According to the Endometriosis Foundation of America, over six million women have endometriosis, a menstruation disorder. It is a common condition that causes extreme pain every month during the menstrual cycle. Here at John Macey, MD, we offer expert diagnosis and treatment and help you manage symptoms while improving your likelihood of becoming expectant. If you have endometriosis, we are here to help you find lasting relief and improved quality of life. Contact us by phone or via the online booking platform.
What Is Endometriosis?
Endometriosis occurs when uterine cells begin to grow outside the uterus. It can spread to the fallopian tubes, ovaries, and pelvis tissues. The growths are known as endometrial implants, which behave as they would in the uterus; they thicken, break down, and bleed (on a 28-day cycle). The endometrial tissues outside the uterus have no way out and remain trapped inside your body. With time, this results in inflamed, irritated tissue, scarring, adhesions, and ovarian cysts. This causes intense pain during your menstruation and potential urinary and bowel issues. The pain often worsens with time. If endometriosis is left untreated, it can result in fertility issues.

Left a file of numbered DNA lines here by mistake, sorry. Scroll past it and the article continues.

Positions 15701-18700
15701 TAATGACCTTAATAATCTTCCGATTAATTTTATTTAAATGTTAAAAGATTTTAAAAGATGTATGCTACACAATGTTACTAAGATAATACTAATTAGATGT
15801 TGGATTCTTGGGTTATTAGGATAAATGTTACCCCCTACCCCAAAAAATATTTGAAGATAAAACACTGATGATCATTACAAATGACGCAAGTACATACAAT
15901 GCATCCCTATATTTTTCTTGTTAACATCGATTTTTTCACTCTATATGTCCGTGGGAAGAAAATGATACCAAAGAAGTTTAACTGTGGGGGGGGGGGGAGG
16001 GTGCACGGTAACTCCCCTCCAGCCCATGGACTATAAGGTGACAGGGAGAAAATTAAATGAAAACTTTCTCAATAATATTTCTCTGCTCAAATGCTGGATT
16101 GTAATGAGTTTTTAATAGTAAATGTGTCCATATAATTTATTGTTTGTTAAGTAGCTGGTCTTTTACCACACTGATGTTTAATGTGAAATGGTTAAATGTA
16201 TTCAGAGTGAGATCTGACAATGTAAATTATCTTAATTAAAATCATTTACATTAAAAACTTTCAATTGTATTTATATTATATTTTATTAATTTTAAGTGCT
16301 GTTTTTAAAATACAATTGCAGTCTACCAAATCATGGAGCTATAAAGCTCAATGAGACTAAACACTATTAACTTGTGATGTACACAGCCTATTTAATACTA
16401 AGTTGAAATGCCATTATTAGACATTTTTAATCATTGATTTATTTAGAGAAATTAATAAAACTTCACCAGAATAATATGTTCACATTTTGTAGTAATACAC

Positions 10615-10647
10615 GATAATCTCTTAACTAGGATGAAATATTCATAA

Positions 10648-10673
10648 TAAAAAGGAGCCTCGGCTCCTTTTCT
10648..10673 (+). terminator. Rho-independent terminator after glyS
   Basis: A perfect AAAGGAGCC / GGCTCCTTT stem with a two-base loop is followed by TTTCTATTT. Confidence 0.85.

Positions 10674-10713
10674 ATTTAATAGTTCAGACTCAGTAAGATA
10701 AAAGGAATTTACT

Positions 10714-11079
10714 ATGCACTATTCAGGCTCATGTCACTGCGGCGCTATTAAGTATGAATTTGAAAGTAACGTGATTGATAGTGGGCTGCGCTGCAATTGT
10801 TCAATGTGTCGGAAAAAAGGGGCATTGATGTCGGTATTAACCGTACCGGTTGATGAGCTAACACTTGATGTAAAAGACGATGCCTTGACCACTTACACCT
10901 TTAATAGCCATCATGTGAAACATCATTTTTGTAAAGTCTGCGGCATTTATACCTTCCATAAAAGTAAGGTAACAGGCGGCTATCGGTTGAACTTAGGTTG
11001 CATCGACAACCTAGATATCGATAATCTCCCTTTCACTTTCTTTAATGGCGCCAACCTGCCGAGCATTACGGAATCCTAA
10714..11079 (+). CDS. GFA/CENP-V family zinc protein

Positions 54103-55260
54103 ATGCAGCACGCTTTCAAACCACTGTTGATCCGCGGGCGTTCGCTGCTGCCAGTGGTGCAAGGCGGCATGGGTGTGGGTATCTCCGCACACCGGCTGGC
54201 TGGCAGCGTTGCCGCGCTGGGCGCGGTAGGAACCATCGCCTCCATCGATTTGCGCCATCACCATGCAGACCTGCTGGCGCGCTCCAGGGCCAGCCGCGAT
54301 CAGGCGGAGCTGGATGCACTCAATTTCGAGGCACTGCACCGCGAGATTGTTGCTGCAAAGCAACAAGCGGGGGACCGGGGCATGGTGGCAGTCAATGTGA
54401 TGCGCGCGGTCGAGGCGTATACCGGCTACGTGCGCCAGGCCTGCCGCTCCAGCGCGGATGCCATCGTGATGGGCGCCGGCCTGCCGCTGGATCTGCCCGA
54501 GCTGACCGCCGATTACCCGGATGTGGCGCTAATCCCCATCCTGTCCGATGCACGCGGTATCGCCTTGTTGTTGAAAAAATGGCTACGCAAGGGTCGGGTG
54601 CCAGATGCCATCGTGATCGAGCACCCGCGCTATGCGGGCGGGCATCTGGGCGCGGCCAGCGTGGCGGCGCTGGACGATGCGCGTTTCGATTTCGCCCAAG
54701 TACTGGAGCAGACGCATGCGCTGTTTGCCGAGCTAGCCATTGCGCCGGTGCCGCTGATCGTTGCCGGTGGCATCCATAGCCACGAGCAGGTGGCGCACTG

You may develop endometriosis in the following areas:
- Peritoneum (the lining of the abdomen and pelvis)
- Bladder and ureters
- Outside and back of your uterus
- Fallopian tubes
- Space between the uterus and the rectum or bladder
- Ligaments around the uterus (uterosacral ligaments)
Endometrial implants stay in the pelvic area; rarely, they might appear in other areas in the body, such as outside of the abdominal cavity in the brain or lungs. Endometriosis commonly occurs in people aged between 25 and 40. It can also occur during the teen years or when one begins their menstrual cycle. Most people find relief from symptoms when they reach menopause; however, endometriosis might still cause discomfort and pain.
Types of Endometriosis
The main types of endometriosis are based on where it is and include:
Superficial peritoneal lesion: It is the most common kind of endometriosis. There are lesions in your peritoneum, a thin film lining the pelvic cavity.
Endometrioma: These ovarian lesions may develop deep into your ovaries or fallopian tubes. Dark, fluid cysts, also known as chocolate cysts, can damage healthy tissues. They do not respond well to treatment.
Deeply infiltrating endometriosis: This is the most severe form of endometriosis, and it spreads to organs near or inside the pelvic cavity, such as your bowels or bladder.